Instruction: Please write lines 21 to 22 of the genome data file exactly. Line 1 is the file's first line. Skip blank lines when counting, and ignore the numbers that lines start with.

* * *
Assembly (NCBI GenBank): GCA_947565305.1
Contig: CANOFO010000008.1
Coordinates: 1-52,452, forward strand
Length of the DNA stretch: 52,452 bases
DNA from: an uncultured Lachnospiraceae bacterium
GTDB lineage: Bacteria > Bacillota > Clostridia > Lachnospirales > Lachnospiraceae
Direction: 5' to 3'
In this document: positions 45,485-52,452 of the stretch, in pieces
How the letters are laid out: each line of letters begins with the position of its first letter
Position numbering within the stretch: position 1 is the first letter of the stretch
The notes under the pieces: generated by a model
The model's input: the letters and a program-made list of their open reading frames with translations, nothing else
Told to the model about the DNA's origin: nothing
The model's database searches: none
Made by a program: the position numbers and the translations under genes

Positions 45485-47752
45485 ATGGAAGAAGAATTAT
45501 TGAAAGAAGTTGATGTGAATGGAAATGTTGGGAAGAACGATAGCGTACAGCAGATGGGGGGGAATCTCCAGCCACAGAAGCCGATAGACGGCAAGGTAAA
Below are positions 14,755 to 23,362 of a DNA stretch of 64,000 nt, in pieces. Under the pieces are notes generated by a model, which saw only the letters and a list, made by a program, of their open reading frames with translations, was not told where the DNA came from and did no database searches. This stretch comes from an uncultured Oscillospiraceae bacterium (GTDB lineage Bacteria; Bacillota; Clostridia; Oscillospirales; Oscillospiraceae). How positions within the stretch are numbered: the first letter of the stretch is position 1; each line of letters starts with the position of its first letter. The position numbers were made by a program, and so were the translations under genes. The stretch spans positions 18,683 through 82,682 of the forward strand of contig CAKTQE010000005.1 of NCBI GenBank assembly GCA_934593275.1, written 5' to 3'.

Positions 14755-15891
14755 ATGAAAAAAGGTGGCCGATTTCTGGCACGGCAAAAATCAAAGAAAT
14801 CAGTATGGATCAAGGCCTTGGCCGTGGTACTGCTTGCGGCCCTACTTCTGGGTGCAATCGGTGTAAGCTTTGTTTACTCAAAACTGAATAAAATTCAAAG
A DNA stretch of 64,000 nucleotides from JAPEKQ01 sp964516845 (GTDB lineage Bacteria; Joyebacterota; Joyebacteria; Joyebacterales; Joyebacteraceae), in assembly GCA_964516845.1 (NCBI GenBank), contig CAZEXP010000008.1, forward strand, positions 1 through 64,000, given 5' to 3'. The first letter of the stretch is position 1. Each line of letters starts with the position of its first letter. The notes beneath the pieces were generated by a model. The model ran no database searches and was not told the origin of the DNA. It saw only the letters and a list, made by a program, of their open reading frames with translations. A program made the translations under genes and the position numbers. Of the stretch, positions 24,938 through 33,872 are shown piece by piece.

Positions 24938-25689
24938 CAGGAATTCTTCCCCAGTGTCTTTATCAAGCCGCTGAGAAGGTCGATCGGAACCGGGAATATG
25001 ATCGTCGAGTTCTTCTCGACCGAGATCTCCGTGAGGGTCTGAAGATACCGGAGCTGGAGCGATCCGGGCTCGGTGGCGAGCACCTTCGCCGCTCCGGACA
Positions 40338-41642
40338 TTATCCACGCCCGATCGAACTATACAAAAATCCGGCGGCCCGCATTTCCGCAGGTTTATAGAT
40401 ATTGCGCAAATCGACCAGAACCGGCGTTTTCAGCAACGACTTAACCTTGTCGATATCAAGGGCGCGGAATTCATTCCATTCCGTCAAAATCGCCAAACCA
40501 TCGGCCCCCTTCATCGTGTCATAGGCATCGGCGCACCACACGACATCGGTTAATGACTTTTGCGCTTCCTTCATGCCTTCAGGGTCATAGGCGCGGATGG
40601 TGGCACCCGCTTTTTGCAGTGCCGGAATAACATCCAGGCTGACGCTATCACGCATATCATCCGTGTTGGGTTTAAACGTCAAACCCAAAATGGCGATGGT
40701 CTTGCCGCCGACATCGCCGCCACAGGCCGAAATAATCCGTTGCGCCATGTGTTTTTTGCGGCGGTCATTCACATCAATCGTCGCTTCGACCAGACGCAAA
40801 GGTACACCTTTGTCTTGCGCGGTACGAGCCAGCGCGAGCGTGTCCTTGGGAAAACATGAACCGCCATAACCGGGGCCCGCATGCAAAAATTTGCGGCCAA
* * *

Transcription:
14755 ATGAAAAAAGGTGGCCGATTTCTGGCACGGCAAAAATCAAAGAAAT
14801 CAGTATGGATCAAGGCCTTGGCCGTGGTACTGCTTGCGGCCCTACTTCTGGGTGCAATCGGTGTAAGCTTTGTTTACTCAAAACTGAATAAAATTCAAAG